Rizo v. Fresno County Office of Education
Pay equity is a matter of simple fairness. Yet in 2016 women who worked full time were paid just 80 cents for every dollar paid to men. When the gender pay gap is broken down across different populations, the numbers can become even more stark. Rizo v. Fresno County Office of Education highlights a significant underlying factor that contributes to the pay gap: employers’ practice of relying on an employee’s salary history to set new salary levels.
The Story behind the Rizo Case
Aileen Rizo worked as a math consultant for the Fresno County Office of Education (FCOE) in Fresno, California, training instructors in new ways of teaching math. Rizo was hired by the FCOE in 2009 after earning a master’s degree and teaching for 13 years. She and her family moved from Arizona to California for her new position.
In 2012, Rizo says, a male colleague who had recently been hired mentioned that he had been placed at step nine on the county’s 10-step pay scale. Rizo was shocked — she had been placed at step one on the scale when she began her job, even though she understood that she had more experience and seniority than her male colleague. Rizo says that after filing an internal complaint, she was told that the FCOE based new employees’ salaries on just one factor: the employee’s salary history. On the basis of the county’s policy it seemed that Rizo’s less-experienced colleague was given a higher salary only because he had been paid more at his previous job than she had been paid at her previous job.
Rizo eventually filed suit under the Equal Pay Act and California’s sex discrimination statutes. The case was filed in the U.S District Court for the Eastern District of California in 2014 and moved through the judicial system. In April 2017 the U.S. Court of Appeals for the Ninth Circuit handed down an unfavorable decision in Rizo’s case. A three-judge panel held that using prior salary alone to calculate current wages can be permissible under the Equal Pay Act as a “factor other than sex” if the defendant shows that its use of prior salary was reasonable and effectuated a business policy.
Rizo argued that using prior salary alone to calculate current wages perpetuates existing pay disparities and undermines the legislative intent of the Equal Pay Act, which is to address pay inequity based on sex.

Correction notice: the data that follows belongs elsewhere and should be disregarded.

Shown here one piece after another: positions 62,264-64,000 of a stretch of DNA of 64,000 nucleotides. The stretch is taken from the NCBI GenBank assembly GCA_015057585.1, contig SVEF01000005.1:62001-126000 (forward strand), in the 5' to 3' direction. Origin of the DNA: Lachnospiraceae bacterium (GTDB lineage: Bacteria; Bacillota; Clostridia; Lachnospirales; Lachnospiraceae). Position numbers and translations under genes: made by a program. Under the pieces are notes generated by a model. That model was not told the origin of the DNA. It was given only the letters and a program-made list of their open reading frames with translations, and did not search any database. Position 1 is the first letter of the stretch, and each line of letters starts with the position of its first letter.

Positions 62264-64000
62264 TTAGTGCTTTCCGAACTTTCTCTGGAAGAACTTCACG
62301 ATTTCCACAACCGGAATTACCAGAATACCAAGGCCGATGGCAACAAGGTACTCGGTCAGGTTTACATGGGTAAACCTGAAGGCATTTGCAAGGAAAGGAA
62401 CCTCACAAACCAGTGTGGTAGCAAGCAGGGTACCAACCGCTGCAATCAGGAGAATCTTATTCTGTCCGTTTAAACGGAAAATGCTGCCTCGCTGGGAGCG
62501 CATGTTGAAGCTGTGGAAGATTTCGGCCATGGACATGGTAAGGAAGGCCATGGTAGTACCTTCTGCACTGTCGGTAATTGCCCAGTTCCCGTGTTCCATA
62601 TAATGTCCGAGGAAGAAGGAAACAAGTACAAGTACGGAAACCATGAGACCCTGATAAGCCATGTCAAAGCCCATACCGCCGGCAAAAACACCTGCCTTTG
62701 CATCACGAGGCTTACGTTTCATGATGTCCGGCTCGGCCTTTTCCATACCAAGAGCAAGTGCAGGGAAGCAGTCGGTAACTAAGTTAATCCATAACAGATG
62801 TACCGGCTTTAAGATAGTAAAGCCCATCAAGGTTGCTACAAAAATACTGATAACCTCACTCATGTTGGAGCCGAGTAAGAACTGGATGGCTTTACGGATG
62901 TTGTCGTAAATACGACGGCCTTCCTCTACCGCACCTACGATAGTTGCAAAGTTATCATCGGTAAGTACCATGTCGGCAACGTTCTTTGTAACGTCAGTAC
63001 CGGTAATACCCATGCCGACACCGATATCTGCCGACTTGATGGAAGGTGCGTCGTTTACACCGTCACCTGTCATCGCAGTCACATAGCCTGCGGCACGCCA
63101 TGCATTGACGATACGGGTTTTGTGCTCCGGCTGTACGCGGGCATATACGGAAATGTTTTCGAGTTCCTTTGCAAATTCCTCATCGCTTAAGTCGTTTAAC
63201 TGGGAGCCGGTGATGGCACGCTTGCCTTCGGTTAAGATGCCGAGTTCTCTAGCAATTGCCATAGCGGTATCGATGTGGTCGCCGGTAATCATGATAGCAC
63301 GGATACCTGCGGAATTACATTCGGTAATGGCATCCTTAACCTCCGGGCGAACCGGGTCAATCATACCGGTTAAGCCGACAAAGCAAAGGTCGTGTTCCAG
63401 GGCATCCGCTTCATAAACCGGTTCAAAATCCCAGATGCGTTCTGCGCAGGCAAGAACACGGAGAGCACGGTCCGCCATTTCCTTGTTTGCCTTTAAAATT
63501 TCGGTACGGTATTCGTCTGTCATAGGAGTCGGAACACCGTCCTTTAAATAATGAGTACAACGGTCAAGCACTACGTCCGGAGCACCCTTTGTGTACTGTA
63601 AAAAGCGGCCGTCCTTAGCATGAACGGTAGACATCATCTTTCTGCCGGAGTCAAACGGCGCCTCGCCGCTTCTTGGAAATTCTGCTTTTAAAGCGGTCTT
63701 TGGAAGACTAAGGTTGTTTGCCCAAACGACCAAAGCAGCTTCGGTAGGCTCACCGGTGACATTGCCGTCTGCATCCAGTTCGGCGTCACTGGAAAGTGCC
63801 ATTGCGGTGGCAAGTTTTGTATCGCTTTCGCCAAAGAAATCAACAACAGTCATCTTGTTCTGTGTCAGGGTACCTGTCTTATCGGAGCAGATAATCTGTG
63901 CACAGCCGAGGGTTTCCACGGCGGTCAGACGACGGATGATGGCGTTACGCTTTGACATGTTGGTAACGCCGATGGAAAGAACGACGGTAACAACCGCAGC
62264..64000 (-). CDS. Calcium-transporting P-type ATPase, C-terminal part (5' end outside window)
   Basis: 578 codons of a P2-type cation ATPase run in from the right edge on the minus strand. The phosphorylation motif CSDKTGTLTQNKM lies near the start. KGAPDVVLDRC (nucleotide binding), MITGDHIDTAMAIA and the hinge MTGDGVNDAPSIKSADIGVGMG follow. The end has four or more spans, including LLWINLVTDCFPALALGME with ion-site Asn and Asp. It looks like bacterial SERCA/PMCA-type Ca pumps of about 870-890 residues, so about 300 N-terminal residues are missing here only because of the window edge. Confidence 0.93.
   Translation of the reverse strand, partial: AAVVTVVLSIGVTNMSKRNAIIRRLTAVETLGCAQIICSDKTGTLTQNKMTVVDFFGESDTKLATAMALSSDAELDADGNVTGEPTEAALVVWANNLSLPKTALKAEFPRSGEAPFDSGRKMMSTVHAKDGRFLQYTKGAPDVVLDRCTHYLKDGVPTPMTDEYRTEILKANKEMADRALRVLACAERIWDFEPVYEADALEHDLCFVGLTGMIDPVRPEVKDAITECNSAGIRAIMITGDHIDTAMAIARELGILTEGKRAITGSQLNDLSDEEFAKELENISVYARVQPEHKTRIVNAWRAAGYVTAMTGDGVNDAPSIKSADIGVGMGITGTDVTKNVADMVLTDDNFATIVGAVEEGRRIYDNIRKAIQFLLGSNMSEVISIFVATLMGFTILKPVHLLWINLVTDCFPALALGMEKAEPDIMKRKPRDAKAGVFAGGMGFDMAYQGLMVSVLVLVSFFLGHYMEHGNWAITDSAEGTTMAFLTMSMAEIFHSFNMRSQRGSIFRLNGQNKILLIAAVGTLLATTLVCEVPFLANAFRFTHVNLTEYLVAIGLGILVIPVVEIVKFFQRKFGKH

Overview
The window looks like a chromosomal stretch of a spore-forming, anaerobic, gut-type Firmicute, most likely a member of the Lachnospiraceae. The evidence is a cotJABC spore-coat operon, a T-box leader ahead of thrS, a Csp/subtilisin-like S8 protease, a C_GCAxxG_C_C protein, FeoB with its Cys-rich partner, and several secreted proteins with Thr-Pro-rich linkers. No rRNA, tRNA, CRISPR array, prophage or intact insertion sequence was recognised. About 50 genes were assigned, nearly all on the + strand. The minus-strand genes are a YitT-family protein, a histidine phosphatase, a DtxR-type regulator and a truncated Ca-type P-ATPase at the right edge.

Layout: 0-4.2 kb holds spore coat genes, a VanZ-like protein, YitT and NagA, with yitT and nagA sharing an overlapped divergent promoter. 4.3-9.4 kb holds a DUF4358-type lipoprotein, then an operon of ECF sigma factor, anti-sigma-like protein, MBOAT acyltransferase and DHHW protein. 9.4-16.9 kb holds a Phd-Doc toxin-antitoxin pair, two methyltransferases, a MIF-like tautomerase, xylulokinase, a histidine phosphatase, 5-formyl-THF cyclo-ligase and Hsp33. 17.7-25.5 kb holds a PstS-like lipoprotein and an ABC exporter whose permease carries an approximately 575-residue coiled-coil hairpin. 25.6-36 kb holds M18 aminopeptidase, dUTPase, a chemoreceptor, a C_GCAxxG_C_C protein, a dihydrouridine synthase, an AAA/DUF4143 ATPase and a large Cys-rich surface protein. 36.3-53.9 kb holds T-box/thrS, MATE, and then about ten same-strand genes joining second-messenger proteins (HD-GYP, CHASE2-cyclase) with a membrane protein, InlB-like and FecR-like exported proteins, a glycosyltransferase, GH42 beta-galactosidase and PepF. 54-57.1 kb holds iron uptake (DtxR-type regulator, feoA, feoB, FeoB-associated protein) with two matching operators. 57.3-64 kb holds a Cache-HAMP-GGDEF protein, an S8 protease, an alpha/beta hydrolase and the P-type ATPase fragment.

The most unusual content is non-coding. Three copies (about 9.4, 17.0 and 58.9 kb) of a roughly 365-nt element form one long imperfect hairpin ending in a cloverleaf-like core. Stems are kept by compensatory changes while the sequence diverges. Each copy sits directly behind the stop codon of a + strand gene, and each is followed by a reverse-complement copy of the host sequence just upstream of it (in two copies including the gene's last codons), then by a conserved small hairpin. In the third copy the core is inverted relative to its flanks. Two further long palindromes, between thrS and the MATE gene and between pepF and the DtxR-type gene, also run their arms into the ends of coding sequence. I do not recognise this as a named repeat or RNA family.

Why Rizo Matters
Basing pay on salary history is one factor that can perpetuate the pay gap, precisely because women are typically paid less than men. But many people don’t understand the domino effect that pay inequity can have on economic security Rizo’s case sheds light on this important yet often unrecognized factor that contributes to the pay gap.
This unfavorable ruling magnified the need for strong state and federal legislation that eliminates the practice of using prior salary alone to calculate current wages. Federal legislation like the Paycheck Fairness Act, currently pending in Congress, addresses the “factor other than sex” affirmative defense of employers by forcing them to articulate a necessary business justification for pay differentials. The legislation also prohibits reliance on salary history during hiring. This legislation will help close the gender pay gap and promote economic security for women.
In the absence of such federal legislation, women like Aileen Rizo and AAUW continue to fight for equal pay in the states, through a broad range of research, policy, and legal advocacy. AAUW joined an amicus brief in support of Rizo’s petition for rehearing en banc — in front of all the judges of a court rather than only a selected panel — and urged the Ninth Circuit to reconsider. In August 2017 the Ninth Circuit granted a petition for rehearing en banc and it was reheard with the full panel in December 2017.
On April 9, 2018, the Ninth Circuit held that using prior salary alone, as a “factor other than sex,” or in combination with other factors cannot justify a wage differential, further reasoning that this would allow employers to profit on this inequity and perpetuate a gender wage gap in direct contrast with the intent of the Equal Pay Act of 1963.
AAUW will continue to support Rizo through our legal case-support program as her case moves through any further appeal.
Hear more from Rizo in the fall 2017 edition of AAUW Outlook.
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